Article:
Roman met Viccky in 2013 at a support group for transgender people living with trauma. “She was really young,” Roman recalled, sitting in her office on Wilshire. “She was always put together. I remember her having this beautiful, long black hair. She was always engaged in the conversation with everybody around her.”
Viccky stood out to Roman as a vibrant woman who was eager to be involved in her community. “We would see her really regularly, not only here, but they would have, like, volleyball games. And a lot of Latina women locally get together for somebody’s birthday or go to a different park. She would be there.”
“She wanted a change because the life here was too crowded, too fast, and she wanted something more relaxed."
Roman finds Viccky’s death exceptionally disturbing because, just three months prior to being killed, Viccky had volunteered at the LGBT Center in LA for the Transgender Day of Remembrance, a day meant to honor trans murder victims. “Her death shows us that no matter how we are living our lives, we are all at risk.” Roman said.
Roman says that Viccky was in the process of learning English, wanted to go to school, and dreamed of a career as a hair stylist; she’d always been good with hair. “She was really trying to do the right thing. Even though she had to do things to survive, like many of us have had to do,” Roman said. “There’s no empathy when it comes to our lives.”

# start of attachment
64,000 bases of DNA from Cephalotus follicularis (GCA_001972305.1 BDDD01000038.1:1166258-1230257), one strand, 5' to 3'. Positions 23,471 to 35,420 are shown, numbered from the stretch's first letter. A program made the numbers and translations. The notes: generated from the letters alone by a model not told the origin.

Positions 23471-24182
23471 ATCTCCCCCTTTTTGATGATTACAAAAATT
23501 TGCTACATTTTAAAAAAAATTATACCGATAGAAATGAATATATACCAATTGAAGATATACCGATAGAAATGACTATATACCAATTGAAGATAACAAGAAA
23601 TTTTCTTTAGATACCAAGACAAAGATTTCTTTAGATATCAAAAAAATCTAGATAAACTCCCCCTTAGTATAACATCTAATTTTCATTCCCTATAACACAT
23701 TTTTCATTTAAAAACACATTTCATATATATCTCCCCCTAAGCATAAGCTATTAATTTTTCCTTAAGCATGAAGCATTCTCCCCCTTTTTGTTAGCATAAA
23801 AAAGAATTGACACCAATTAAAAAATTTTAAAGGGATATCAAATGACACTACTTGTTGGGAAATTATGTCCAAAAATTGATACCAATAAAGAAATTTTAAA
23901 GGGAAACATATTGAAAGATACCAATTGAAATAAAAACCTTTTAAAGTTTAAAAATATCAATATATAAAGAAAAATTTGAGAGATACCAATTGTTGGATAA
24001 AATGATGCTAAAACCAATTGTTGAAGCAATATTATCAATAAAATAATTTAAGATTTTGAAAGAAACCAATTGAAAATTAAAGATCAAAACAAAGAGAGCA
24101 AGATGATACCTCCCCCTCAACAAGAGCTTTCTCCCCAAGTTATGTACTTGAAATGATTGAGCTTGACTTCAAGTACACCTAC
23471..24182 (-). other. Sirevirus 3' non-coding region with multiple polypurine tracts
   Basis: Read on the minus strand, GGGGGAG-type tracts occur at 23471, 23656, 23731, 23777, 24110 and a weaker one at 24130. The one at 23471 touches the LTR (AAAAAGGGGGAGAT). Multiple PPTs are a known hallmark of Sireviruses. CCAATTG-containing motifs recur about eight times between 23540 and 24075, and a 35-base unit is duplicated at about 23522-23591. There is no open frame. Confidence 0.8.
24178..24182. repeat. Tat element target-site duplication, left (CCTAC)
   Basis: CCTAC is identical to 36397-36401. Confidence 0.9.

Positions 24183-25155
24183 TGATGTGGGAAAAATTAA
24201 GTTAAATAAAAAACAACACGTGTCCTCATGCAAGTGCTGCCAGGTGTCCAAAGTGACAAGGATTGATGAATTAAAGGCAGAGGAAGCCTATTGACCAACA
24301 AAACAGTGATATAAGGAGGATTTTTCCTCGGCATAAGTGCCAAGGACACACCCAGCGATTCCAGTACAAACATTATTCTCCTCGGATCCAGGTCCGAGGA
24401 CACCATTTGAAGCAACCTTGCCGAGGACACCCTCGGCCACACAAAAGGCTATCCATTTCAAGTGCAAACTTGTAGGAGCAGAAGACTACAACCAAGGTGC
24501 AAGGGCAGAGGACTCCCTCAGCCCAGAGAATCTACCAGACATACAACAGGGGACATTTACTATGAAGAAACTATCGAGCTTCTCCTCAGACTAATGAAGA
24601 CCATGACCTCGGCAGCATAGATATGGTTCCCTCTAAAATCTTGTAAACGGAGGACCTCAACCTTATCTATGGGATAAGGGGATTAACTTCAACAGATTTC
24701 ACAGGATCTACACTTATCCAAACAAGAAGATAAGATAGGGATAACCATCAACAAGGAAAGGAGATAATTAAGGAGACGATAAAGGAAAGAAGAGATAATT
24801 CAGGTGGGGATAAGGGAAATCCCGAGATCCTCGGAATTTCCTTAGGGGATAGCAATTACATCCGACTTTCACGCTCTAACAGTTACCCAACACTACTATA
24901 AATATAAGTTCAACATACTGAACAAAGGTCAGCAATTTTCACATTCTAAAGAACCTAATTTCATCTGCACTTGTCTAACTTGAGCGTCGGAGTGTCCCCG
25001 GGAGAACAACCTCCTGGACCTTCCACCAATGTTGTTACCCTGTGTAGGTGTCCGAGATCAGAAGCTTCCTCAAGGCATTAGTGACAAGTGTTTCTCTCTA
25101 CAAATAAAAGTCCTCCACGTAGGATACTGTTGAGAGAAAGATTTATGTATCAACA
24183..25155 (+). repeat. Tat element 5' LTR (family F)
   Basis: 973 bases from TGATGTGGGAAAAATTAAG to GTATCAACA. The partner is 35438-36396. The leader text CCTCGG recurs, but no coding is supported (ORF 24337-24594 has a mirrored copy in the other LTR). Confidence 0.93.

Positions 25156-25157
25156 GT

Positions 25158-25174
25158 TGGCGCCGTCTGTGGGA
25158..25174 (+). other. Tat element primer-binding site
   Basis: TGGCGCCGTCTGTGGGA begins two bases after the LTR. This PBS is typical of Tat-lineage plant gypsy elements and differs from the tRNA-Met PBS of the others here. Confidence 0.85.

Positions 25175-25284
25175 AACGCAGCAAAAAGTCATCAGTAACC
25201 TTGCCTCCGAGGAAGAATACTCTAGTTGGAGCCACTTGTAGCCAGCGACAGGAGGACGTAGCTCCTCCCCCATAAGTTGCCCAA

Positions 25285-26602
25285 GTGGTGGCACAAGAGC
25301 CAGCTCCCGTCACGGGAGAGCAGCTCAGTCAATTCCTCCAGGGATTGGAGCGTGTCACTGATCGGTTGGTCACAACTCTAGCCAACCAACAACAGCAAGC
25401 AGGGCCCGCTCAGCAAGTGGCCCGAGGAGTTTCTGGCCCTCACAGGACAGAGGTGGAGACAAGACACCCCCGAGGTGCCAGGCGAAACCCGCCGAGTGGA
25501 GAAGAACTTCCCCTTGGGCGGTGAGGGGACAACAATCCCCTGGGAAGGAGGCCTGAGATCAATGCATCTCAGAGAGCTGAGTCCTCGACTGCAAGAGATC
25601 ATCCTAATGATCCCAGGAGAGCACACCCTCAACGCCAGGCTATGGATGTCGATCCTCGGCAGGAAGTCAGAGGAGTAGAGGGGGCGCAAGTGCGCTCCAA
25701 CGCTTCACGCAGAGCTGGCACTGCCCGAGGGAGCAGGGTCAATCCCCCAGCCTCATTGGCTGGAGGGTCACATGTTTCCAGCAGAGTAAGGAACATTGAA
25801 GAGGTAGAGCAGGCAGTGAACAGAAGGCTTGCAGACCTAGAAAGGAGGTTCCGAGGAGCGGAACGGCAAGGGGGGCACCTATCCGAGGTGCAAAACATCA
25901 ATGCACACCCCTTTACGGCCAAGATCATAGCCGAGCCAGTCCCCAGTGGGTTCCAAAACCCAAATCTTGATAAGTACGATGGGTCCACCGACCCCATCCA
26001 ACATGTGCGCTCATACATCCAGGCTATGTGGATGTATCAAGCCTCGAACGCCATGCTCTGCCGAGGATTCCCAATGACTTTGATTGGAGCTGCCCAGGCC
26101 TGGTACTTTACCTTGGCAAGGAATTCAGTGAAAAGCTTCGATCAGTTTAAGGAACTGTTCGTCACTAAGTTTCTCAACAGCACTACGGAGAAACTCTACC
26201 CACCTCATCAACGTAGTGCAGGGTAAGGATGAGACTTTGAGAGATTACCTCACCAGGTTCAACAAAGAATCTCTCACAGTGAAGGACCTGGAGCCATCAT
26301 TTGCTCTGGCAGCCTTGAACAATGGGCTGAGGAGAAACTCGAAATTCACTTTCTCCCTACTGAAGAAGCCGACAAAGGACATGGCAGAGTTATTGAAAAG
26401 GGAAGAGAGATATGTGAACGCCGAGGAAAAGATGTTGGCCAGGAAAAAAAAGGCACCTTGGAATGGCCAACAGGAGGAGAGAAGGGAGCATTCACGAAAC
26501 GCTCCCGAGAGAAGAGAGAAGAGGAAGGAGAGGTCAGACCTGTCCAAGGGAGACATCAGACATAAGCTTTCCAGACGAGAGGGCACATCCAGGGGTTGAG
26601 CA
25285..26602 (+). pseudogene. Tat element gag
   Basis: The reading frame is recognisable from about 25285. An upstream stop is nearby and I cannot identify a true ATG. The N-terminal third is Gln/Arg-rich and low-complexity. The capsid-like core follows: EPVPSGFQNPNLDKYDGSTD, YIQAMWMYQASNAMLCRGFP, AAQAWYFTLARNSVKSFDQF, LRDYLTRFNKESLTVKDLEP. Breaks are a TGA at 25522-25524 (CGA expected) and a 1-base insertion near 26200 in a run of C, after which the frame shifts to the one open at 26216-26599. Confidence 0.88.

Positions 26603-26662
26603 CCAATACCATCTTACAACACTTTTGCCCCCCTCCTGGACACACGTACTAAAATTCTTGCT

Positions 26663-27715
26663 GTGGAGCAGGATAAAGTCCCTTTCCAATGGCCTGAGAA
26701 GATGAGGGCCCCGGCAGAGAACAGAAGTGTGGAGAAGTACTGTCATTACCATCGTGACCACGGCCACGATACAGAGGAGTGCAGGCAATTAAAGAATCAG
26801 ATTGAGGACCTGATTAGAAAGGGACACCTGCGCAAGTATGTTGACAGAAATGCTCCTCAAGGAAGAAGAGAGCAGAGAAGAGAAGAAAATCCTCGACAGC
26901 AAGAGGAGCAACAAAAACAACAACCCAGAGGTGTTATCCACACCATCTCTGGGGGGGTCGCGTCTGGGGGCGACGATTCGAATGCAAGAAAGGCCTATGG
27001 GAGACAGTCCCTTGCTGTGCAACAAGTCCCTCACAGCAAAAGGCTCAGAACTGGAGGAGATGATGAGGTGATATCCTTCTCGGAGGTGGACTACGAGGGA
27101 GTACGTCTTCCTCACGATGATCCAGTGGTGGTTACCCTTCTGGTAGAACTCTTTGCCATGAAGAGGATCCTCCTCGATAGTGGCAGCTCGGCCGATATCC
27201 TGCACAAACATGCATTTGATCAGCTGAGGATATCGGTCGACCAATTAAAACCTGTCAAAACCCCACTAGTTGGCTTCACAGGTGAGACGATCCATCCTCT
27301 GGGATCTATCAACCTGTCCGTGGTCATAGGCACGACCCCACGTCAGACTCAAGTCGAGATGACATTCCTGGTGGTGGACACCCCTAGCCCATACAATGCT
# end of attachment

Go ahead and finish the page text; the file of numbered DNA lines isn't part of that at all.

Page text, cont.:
When Viccky started her life in the US, she and Cristy stayed as close as ever. They both lived in LA, not far from one another. They traveled together, met each other’s significant others. “I guided Viccky to get hormone treatment, introduced her to a lot of friends of the community, and helped her when she was in surgery,” Cristy said. “I was the one that kept telling her to come see what’s going on in the community, so she can be informed.”
In November 2017, three months before Viccky’s death, she and Cristy traveled to Utah together. Viccky had begged Cristy to take her; something about Utah reminded them both of Honduras. They were both also tired of LA and wanted a change. After their trip, she and Viccky made a plan to relocate there. They planned to move in May.
“She wanted a change because the life here was too crowded, too fast, and she wanted something more relaxed…,” Cristy said, explaining Viccky had just gotten her work permit and wanted to work in restaurant.
Nearly one year after Viccky’s death, Cristy is still struggling with the trauma of her close friend’s killing. When she leaves her home, she worries she could be killed, too. To help cope, she goes to every trans Latina support group she can find, which she says helps.
Cristy saw Kevyn Ramirez for the first time in court, through a window. She didn’t recognize him. She said that she wanted to bring some of her other transgender friends down to the court house, so they could see Ramirez for themselves, to see if anyone knows who he is. “There was a preliminary hearing, but it was cancelled,” she said.
If the opportunity was there, Cristy said, “I would ask him why.”